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sort function, in non-standard cases

 
 
alexxx.magni@gmail.com
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      06-26-2007
Hi everybody,
I need some hints on how to setup the sort function in a couple of
cases that happened to me recently

<disclaimer>I already did perldoc -f sort, yet I found mainly
discussed numerical/alphabetical cases</disclaimer>

The two sort problems I had - neither of which I was able to solve -
are the following:

1) given in @a a list of files/directories (e.g. returned by
File::Find), sort it directories first, then symlinks, then common
files.
The nearer I came was:

@a=sort {my $x= -d $a; my $y= -d $b; return $x
<=> $y} @a;

but it doesnt work.

2) sort @a, based on the existence/non-existence of the hash value
$c{$a}, where $a's are the elements of @a.

Both the problems are related to my difficulty of translating them in
some kind of comparison between two generic elements $a vs $b, as in
the typical $a<=>$b

Any hint is welcome!

Alessandro Magni

 
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Joe Smith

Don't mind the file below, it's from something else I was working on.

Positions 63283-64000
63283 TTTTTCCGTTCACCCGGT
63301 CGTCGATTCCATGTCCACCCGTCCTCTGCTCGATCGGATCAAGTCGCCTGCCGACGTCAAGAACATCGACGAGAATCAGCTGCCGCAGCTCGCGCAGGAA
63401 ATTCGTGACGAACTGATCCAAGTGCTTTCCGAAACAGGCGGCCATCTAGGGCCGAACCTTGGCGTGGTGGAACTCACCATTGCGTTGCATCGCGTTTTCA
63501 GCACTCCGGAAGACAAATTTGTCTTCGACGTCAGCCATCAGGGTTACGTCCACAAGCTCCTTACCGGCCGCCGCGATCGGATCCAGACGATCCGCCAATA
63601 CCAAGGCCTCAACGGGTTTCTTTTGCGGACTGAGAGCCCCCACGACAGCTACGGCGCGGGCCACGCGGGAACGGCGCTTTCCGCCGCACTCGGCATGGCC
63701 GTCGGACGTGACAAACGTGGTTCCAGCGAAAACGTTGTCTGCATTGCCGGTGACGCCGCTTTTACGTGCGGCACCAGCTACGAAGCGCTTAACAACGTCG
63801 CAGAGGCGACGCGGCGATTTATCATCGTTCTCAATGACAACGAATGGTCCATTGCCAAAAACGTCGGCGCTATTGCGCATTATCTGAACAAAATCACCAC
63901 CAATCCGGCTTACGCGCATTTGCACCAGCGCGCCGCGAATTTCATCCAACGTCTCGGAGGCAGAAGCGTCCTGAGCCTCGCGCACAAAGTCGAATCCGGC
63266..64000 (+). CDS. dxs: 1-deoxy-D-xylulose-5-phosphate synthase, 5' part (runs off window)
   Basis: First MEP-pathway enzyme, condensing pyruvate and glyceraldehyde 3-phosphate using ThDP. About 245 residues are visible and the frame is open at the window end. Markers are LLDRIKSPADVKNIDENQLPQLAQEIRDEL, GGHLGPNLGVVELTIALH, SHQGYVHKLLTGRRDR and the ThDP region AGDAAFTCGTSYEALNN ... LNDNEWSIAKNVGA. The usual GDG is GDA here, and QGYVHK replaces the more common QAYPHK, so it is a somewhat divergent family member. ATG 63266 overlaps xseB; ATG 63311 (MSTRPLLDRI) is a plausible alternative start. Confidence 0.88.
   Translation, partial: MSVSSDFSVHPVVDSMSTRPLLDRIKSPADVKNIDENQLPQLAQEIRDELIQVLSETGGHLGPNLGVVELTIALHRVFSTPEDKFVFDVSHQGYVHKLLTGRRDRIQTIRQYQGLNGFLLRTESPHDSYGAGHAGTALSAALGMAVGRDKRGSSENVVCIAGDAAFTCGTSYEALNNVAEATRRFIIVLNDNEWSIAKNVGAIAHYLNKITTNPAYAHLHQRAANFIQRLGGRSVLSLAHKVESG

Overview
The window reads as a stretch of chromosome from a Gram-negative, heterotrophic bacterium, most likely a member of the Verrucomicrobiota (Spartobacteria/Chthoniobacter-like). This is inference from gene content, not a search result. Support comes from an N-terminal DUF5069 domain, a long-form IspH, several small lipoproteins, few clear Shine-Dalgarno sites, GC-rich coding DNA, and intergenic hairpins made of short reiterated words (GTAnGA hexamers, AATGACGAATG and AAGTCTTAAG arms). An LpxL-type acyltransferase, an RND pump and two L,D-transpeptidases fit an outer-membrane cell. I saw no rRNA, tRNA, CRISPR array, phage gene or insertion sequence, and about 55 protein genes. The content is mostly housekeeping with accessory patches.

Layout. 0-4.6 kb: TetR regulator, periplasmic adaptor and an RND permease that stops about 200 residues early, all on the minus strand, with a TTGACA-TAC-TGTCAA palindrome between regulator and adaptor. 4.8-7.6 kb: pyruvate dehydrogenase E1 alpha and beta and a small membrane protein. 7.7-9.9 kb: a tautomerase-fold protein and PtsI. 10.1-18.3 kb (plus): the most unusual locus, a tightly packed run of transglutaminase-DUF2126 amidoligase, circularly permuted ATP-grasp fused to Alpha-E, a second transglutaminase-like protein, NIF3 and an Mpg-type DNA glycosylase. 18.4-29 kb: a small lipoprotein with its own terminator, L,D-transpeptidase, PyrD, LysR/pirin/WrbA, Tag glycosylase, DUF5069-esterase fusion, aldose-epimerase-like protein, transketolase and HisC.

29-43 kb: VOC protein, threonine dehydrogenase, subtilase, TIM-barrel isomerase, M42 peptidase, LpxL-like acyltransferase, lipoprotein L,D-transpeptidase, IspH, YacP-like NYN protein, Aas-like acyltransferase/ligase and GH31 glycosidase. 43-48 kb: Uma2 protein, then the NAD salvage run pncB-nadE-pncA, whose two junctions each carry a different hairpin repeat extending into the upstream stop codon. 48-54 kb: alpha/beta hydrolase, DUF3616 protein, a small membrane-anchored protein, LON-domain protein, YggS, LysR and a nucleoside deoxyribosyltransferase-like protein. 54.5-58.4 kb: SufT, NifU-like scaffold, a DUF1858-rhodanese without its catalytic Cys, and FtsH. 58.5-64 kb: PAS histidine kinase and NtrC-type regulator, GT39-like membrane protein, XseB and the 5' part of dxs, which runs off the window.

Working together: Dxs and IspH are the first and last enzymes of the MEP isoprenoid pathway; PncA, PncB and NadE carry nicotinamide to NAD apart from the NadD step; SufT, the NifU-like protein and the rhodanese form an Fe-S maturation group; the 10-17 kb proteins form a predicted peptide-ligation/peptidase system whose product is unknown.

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      06-26-2007
http://www.velocityreviews.com/forums/(E-Mail Removed) wrote:
> Hi everybody,
> I need some hints on how to setup the sort function in a couple of
> cases that happened to me recently
>
> <disclaimer>I already did perldoc -f sort, yet I found mainly
> discussed numerical/alphabetical cases</disclaimer>


It is unfortunate that `perldoc -f sort` does not mention "Schwartzian Transform".
http://en.wikipedia.org/wiki/Schwartzian_transform

> sort it directories first, then symlinks, then common files.


#!/usr/bin/perl
# Purpose: Outputs directory listing, dirs first, then symlinks, then rest
use strict; use warnings;

push @ARGV,(glob '*') unless @ARGV;
my @typed_names =